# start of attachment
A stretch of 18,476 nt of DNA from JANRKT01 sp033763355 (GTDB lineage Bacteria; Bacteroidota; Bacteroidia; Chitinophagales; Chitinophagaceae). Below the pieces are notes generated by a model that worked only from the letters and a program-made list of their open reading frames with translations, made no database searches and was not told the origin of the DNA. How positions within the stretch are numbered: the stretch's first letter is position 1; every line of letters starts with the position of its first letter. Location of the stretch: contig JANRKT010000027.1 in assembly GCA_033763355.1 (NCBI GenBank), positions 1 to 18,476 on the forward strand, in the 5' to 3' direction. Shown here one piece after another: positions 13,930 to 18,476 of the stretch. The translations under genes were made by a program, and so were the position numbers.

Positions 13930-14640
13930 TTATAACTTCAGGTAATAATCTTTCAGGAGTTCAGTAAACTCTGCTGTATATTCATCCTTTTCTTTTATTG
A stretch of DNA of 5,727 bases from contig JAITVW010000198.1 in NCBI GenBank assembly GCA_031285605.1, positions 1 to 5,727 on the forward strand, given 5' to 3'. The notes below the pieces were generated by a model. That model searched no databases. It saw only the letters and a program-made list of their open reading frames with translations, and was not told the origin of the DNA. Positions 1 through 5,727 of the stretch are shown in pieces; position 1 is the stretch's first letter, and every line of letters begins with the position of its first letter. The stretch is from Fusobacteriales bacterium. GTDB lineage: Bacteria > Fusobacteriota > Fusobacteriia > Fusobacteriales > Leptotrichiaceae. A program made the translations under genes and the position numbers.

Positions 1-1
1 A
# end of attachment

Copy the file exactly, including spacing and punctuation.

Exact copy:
A stretch of 18,476 nt of DNA from JANRKT01 sp033763355 (GTDB lineage Bacteria; Bacteroidota; Bacteroidia; Chitinophagales; Chitinophagaceae). Below the pieces are notes generated by a model that worked only from the letters and a program-made list of their open reading frames with translations, made no database searches and was not told the origin of the DNA. How positions within the stretch are numbered: the stretch's first letter is position 1; every line of letters starts with the position of its first letter. Location of the stretch: contig JANRKT010000027.1 in assembly GCA_033763355.1 (NCBI GenBank), positions 1 to 18,476 on the forward strand, in the 5' to 3' direction. Shown here one piece after another: positions 13,930 to 18,476 of the stretch. The translations under genes were made by a program, and so were the position numbers.

Positions 13930-14640
13930 TTATAACTTCAGGTAATAATCTTTCAGGAGTTCAGTAAACTCTGCTGTATATTCATCCTTTTCTTTTATTG
A stretch of DNA of 5,727 bases from contig JAITVW010000198.1 in NCBI GenBank assembly GCA_031285605.1, positions 1 to 5,727 on the forward strand, given 5' to 3'. The notes below the pieces were generated by a model. That model searched no databases. It saw only the letters and a program-made list of their open reading frames with translations, and was not told the origin of the DNA. Positions 1 through 5,727 of the stretch are shown in pieces; position 1 is the stretch's first letter, and every line of letters begins with the position of its first letter. The stretch is from Fusobacteriales bacterium. GTDB lineage: Bacteria > Fusobacteriota > Fusobacteriia > Fusobacteriales > Leptotrichiaceae. A program made the translations under genes and the position numbers.

Positions 1-1
1 A